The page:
Trump sees diminishing fundraising returns from combative court appearances
Written by Jason Lange, Alexandra Ulmer, and Andrew Godsward
Washington (Reuters) – Donald Trump He has made his myriad legal troubles a central focus of his presidential campaign, but after raising millions during his first court appearance last year, he saw fundraising decline sharply due to his sometimes combative clashes with judges.
Trump’s main fundraising group raised about $4 million in each of his two largest single-day campaigns last year: on April 4 after he pleaded not guilty to charges related to hush money payments to a porn star, and on August 25 after he pleaded not guilty On the charges against him. Accusations of election fraud in Georgia, as revealed by WinRed, the dominant online fundraising platform for Republicans.
By the final three months of the year, Trump’s fundraising over days in court was close to his daily average for the year of just under $300,000, according to WinRed’s most recent filing with the Federal Election Commission on Wednesday.
On December 7, when Trump appeared in a Manhattan court in a civil fraud trial, his main fundraising group reported receiving about $200,000 in online contributions. On November 6, as Trump and Judge Arthur Engoron repeatedly raised their voices during their civil trial appearance, the group had raised less than $400,000 through WinRed.
The recent slowdown suggests Trump is getting diminishing returns from his legal troubles as he inches closer to his Republican party’s nomination to face Democratic incumbent President Joe Biden in the Nov. 5 election.
Republican political strategist Jason Cabell Rowe said initial news about Trump’s indictments will have a greater impact than later developments.
“After weeks of media focus, people have become insensitive,” Kapil Rowe said.
Trump faces four criminal trials in addition to civil lawsuits. His campaign regularly sends emails to supporters linking his legal troubles to soliciting political input, sometimes including a photo of himself in the Georgia case.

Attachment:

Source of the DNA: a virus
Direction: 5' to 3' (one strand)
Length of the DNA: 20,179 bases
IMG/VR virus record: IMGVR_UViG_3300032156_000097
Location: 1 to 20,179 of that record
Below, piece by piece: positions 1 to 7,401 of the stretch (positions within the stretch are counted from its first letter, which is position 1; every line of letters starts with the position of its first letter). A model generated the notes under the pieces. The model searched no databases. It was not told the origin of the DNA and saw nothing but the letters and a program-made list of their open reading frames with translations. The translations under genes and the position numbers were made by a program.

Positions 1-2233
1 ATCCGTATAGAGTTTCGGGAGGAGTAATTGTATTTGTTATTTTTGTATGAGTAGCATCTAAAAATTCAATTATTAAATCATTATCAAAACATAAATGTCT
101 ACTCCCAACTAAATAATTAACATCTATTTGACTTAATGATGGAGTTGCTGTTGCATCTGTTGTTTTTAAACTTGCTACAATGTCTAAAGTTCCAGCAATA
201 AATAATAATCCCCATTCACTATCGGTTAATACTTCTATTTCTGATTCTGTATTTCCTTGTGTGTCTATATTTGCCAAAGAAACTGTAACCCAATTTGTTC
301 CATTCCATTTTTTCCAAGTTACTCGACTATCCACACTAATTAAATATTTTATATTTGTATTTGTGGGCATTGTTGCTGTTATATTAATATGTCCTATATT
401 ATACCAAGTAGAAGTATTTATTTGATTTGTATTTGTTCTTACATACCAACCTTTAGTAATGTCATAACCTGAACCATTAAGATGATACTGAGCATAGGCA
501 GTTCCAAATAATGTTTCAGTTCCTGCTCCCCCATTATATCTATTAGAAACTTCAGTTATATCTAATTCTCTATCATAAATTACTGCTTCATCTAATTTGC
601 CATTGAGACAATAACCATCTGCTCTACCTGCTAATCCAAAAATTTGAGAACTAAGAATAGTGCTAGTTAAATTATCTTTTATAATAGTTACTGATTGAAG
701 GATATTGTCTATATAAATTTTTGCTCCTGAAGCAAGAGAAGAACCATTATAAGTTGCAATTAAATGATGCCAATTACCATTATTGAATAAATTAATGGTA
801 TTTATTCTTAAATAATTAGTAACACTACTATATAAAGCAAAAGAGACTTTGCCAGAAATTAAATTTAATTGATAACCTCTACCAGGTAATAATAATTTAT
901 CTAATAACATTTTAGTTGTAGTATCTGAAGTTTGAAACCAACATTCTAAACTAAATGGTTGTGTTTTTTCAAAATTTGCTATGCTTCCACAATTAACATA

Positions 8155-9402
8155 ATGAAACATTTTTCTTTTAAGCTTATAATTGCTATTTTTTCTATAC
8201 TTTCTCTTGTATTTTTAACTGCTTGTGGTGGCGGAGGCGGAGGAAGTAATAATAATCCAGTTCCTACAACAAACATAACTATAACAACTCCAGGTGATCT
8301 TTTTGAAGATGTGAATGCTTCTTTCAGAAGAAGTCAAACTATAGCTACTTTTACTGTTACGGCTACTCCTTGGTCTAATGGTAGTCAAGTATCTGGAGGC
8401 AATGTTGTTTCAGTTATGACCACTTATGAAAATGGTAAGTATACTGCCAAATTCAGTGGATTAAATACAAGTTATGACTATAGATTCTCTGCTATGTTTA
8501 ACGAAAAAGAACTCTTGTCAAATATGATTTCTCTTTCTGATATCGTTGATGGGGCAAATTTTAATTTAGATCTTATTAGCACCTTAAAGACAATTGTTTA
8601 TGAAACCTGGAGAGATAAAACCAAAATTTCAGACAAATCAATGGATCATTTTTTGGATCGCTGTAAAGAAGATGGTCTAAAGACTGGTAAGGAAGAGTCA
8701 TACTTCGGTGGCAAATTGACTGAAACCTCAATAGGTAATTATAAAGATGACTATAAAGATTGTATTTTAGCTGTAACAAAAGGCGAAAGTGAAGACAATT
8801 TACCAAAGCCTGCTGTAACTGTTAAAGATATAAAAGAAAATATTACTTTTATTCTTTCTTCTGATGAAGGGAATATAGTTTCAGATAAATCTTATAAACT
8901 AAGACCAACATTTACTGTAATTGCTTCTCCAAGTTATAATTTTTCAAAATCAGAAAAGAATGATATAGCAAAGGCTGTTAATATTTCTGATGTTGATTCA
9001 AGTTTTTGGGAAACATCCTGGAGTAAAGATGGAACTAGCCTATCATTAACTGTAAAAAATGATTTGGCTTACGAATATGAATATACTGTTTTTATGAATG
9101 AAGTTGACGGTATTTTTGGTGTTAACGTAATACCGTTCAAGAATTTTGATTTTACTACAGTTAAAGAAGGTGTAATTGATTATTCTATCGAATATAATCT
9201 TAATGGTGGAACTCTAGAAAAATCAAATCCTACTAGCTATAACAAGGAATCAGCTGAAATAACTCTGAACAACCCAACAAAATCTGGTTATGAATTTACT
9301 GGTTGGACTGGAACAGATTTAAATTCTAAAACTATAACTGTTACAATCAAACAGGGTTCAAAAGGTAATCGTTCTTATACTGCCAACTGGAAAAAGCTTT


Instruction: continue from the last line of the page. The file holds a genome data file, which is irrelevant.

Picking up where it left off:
He said he was innocent of all charges, and asserted without evidence that his trials were politically motivated. The Trump campaign did not immediately respond to a request for comment on the apparent slowdown in fundraising.
Smaller daily campaigns around Trump’s legal troubles in late 2023 were part of a broader slowdown in his campaign fundraising.
His campaign reported that it generated $19 million in the last three months of 2023, compared to about $25 million in the previous three months. The Biden campaign took in $33 million in the fourth quarter.
Trump’s legal troubles also show increasing signs of being a direct drag on the finances of his campaign efforts.
The major political action committee backing his bid transferred $30 million in the second half of 2023 to another Trump group that pays his legal bills. The money represents nearly two-thirds of what the super PAC, known as MAGA Inc, raised from mostly wealthy donors during this period.
Trump has certainly shown that he can win elections when outgunned by rivals — defeating Democratic nominee Hillary Clinton in 2016 and handily beating former South Carolina Gov. Nikki Haley, backed by some major anti-Trump donors, in the Republican primary this year. The election. turn.
The lion’s share of Trump’s legal spending in the last six months of 2023 was focused on the civil fraud lawsuit brought by the New York Attorney General’s Office.
During that period, Trump’s Save America political action committee awarded nearly $14 million to law firms representing Trump and his adult children in the case and nearly $900,000 to an accounting expert who testified in his defense.
It’s not clear if all the money is tied to this case because the files only list payments to law firms and not the purpose of the spending. Trump’s lead attorney in the lawsuit, Christopher Casey, is also representing Trump in a federal criminal case accusing him of mishandling classified documents after leaving office.
Unlike the four criminal cases Trump faces, the civil fraud case went to trial starting in October 2023, requiring attorneys to appear almost daily in court for several weeks, resulting in billable hours.
(Reporting by Jason Lange and Andrew Godward in Washington and Alexandra Ulmer in San Francisco; Editing by Scott Malone and Debba Babington)
(tags for translation)Donald Trump